The delicate grounds of the “other”

Before criticizing a newcomer to the country for adopting an English nickname… Imagine at the airport, the attendant called out your name on the loudspeaker for the Nth time without you even realizing that it is you because their pronunciation is so off.

In a previous post I recorded one of the many dialogues that I had with my daughter. Representation, identity, voice, and inclusion are delicate matters. There is usually no single way to fathom or approach one situation.

Sometimes Asian women are also grouped into brunettes and many people don’t even think that people from India are from Asia, too. It is as though only East Asians are considered Asians. To me, it really depends on where the heart comes from. Some people use “brunettes” for East Asian women to include us. I myself genuinely appreciate the inclusion. However, in certain contexts this can also be a way to muffle our voice, in which case I respectfully disagree — we need to have our distinct voice heard as a race, instead of being blended into invisibility.

People may not realize until they really draw on their knowledge of geography to realize that India is part of Asia and therefore, Asians should include people from India. While I’m OK with our unawareness of geography, I’m less OK with the notion that we East Asians look so different and therefore considered “typical Asians” who are even more foreign to “American-ness,” especially when we ARE Americans, just like everybody else.

When I was in graduate school, I had two friends who are a couple. The woman is East Asian and the man, European Caucasian. They were often told by others that they should apply for citizenship. The man were told that he would be “an American,” whereas the woman was told that she would be “Asian American.” She was very frustrated with those people adding the “Asian” in front of the “American,” as she felt singled out and never seen as fully legitimate, included, or accepted. Yet, within the Asian American community, we identify with this term and use it on a daily basis. When we are referred to as a community by mainstream press or in official documents, many (if not most) of us welcome this more generic term of “Asian Americans” more than singling our subgroup out. All of these shades of subtlety are so context dependent that it’s definitely a delicate ground to tread.

Then there is also the issue of English names. Second generation immigrants from East Asia usually have regular English first names given at birth, together with a middle name that reflects their language and culture of origin. First generation immigrants, on the other hand, use as their legal name their first name given by their parents when they were born outside of the U.S. They may adopt English nicknames for daily use or later on to become middle names in their legal documents. To us, it’s more for the sake of practicality. Before criticizing a newcomer to the country for adopting an English nickname… Imagine at the airport, the attendant called out your name on the loudspeaker for the Nth time without you even realizing that it is you because their pronunciation is so off. I’ve actually been asked to and helped the attendants read out their names on the loudspeaker (bless their heart for caring so much to find someone to help)! It’s really just normal, if they’ve been living here forever or if they discovered that nobody could say their name, that they adopt an English nickname.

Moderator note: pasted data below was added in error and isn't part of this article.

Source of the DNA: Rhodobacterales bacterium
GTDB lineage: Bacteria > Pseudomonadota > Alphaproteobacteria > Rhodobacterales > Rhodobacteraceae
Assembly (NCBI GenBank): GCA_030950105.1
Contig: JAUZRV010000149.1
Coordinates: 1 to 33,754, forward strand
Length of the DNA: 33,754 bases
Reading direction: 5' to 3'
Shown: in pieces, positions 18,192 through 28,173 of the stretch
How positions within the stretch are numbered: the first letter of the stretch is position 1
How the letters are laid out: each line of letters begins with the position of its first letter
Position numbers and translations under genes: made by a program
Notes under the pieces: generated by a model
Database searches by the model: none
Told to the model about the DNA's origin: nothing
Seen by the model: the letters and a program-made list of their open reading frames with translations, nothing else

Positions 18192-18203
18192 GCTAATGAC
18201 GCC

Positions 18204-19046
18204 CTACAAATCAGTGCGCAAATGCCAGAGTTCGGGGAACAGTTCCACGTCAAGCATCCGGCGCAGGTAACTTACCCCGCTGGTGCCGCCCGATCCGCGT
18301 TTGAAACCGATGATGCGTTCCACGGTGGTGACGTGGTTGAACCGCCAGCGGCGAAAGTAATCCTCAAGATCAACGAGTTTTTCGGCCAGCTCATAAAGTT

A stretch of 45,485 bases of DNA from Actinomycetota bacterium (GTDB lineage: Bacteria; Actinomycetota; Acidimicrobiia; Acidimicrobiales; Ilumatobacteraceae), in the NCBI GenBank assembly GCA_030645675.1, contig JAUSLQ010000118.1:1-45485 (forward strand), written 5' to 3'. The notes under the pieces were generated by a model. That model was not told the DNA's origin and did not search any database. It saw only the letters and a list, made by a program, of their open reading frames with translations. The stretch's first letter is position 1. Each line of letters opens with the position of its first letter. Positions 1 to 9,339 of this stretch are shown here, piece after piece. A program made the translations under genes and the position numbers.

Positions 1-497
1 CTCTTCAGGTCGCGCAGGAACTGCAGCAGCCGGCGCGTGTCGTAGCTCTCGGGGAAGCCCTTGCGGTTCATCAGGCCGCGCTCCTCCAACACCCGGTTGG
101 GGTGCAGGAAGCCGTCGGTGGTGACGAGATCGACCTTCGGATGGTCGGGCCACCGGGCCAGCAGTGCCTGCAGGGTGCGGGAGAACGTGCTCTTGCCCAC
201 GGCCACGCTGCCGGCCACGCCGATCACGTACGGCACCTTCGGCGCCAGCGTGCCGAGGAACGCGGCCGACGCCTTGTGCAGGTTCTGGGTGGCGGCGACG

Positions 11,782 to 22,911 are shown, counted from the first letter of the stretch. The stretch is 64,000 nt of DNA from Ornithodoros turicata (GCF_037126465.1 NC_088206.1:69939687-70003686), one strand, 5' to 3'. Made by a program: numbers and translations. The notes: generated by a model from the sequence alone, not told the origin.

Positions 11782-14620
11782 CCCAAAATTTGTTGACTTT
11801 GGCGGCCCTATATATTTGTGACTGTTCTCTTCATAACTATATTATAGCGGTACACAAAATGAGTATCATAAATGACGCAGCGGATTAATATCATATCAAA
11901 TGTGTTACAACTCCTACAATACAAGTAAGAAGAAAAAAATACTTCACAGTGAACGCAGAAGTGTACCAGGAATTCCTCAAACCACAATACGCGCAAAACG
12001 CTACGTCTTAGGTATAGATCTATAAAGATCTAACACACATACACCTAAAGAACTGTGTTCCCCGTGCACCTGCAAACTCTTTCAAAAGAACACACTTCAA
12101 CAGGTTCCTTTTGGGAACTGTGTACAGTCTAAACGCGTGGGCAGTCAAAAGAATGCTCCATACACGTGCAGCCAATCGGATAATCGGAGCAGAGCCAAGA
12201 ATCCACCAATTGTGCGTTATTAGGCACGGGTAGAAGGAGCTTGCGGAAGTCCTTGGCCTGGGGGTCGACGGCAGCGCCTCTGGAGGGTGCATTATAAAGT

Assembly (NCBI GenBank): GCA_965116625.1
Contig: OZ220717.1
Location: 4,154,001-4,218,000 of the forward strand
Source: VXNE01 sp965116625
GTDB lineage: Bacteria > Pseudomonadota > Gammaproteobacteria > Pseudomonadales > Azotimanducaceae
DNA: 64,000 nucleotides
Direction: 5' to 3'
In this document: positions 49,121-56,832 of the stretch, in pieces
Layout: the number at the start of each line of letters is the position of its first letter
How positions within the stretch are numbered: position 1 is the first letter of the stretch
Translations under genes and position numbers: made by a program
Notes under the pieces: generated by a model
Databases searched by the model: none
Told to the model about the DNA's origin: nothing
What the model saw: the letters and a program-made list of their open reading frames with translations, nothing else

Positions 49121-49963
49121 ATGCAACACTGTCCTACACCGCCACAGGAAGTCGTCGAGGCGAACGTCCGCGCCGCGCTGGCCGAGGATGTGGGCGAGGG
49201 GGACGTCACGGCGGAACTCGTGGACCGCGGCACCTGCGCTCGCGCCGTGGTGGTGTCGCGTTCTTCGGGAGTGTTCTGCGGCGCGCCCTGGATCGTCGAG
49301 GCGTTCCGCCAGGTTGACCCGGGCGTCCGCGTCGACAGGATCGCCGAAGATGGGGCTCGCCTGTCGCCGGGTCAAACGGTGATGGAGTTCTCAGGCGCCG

A couple of my most well-meaning professors even made the mistake of commenting that they should “honor their culture and only use their original name.” Others who believe that their adopting an English nickname is a result of cultural emperialism (which may or may not be the case for a specific individual) and harshly criticized them. Worse still, some would show contempt to someone from China who has an English nickname with a comment that they should stay with their own cultural identity, while compliment a person from other parts of (East) Asia that his/her English nickname is “beautiful.” Some of these newcomers, even when they have pretty good English, may not be sociolinguistically prepared to call out racism/discrimination.

The truth is, a lot of these are just personal preference based on practicality and convenience. There surely are people who would like to become more American in America, like “when you’re in Rome, do what the Roman’s do.” On a societal and social level, there surely are various aspects of more profound reasons, including cultural emperialism. But, we also need to always remember that it is not that individual’s fault. An indiviudal should be accepted, included, and respected just like old-timers, just like everyone else. From the newcomer’s perspective, people being judgmental to individuals and tell them they should keep using their home language name when they would like otherwise, is a sign of non-acceptance and exclusion.

As we fight agaisnt cultural emperialism caused by history and imposed by the system — yes, it indeed has permeate all aspects of our lives; however — we should be aware that we are NOT fighting againt the individual. We, no matter who “we” are and which group we belong to, should always treat the individual with compassion, understanding, respect, and dignity. It is already so hard to be the “other.” The world with many of the “other” in it needs gentle embraces instead of harsh lashes. When we embrace the “other,” we can have a bigger “we.”

Leave a Reply

Fill in your details below or click an icon to log in: Logo

You are commenting using your account. Log Out /  Change )

Twitter picture

You are commenting using your Twitter account. Log Out /  Change )

Facebook photo

You are commenting using your Facebook account. Log Out /  Change )

Connecting to %s